2012 Practical Tax Planning: Deducting Medical and Retirement in your Business
Strictly speaking, personal retirement and medical expenses are not a business expense. But with a little planning and some specific requirements, your company can be deducting these expenses on your behalf.
Reimburse your section 105 medical expenses. If you previously put a Section 105 medical reimbursement plan in place, make sure that the reimbursement checks are written before midnight on December 31 to qualify the medical reimbursements as business deductions for this year. If you have been thinking about a Section 105 medical reimbursement plan but have not yet done anything, contact us right away.
Record your S-Corporation health insurance deduction. If you are the owner of an S corporation, you need to take steps to ensure your above-the-line personal deduction for self-employed health insurance.
- The S corporation must have either paid for your health insurance or reimbursed you for the insurance (You need the costs of the health insurance on the corporate books to claim the self-employed health insurance deduction.)
- Your S corporation treats the cost of the health insurance as compensation to you and includes the cost of the health insurance on your W-2.
Start Your Health Savings Account (HSA). If you don’t fit the mold for a Section 105 medical reimbursement plan and have a high-deductible health insurance plan in place on December 1, 2012, you should consider a HSA. If your plan is in place, you can deduct the cost of your insurance premiums as a cost of self-employed health insurance above the line. Plus you can deduct the amount you contribute to the savings part of the HSA. And here’s the bonus: you may contribute and deduct the maximum for the entire year, even though your plan existed for only a month or two.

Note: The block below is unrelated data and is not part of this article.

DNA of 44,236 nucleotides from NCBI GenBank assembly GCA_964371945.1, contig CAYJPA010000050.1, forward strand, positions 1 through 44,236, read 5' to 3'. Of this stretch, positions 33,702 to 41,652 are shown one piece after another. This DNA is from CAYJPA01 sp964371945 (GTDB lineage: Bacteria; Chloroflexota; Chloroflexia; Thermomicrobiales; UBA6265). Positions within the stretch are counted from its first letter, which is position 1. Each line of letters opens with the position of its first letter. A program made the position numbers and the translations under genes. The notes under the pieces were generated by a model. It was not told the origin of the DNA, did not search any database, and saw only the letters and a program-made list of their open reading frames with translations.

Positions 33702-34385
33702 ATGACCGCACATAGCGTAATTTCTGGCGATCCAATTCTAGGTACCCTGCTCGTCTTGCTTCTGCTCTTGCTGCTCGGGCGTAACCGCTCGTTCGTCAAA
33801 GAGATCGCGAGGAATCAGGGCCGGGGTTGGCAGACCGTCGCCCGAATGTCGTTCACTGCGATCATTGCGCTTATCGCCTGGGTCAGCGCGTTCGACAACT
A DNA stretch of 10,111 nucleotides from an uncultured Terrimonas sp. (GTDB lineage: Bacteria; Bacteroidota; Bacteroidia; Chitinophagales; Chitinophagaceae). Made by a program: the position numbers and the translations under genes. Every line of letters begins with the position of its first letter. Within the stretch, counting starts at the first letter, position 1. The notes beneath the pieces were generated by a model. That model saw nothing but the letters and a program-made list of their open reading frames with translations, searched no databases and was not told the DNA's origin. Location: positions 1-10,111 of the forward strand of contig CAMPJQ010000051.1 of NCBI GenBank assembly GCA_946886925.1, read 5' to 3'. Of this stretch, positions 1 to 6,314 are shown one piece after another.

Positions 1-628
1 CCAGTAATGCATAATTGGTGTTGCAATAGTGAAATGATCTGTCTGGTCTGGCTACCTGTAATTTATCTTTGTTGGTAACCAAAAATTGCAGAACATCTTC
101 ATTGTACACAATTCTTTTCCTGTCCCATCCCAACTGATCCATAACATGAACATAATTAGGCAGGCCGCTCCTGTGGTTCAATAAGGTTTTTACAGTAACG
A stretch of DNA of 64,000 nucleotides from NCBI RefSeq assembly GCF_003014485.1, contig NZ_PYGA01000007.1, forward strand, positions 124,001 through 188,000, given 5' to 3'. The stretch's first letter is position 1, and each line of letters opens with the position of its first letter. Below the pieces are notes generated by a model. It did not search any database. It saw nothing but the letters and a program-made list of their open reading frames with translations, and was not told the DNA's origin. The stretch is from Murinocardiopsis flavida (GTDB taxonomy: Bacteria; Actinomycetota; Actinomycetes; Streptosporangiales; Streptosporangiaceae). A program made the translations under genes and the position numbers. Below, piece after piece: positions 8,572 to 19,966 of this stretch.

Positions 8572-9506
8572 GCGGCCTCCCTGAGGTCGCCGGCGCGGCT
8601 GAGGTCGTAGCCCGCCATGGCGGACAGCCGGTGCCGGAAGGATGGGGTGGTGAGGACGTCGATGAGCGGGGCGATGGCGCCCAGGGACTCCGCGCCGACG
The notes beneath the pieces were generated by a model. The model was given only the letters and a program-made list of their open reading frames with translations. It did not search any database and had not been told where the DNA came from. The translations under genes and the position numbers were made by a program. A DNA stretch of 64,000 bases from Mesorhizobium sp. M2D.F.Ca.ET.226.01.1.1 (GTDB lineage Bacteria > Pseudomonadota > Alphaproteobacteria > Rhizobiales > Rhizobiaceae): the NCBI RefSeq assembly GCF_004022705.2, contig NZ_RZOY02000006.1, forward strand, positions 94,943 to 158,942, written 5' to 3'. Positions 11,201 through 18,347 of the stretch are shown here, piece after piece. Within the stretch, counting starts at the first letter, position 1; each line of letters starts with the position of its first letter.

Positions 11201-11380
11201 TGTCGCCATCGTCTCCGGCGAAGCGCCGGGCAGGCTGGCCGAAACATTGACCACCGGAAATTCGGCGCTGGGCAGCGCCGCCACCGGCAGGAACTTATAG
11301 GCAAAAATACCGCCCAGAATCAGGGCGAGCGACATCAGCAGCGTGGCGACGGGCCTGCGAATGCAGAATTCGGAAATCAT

Claim the Tax Credit for the Health Insurance You Give Your Employees. Certain employers can claim a credit of:
- 35 percent in tax years beginning in 2010, 2011, 2012, and 2013
- 50 percent in tax years beginning after 2013 (limited to two consecutive tax years).
To qualify for the credit you must cover at least 50 percent of the cost of single (not family) health care coverage for each of your employees.
You earn full credit when:
- you have 10 or fewer full-time-equivalent employees and
- those employees have average annual full-time-equivalent wages of less than $25,000.
If you have more employees and/or the earnings are higher, then the tax law phases out part or all of the credit.
You may not claim the credit on health coverage you give to yourself, your spouse, and other specified relatives. If you earned the credit but failed to claim it in 2010 and/or 2011, contact us to file an amended return now.
This is only the big picture, of course, so be sure to discuss your particular situation.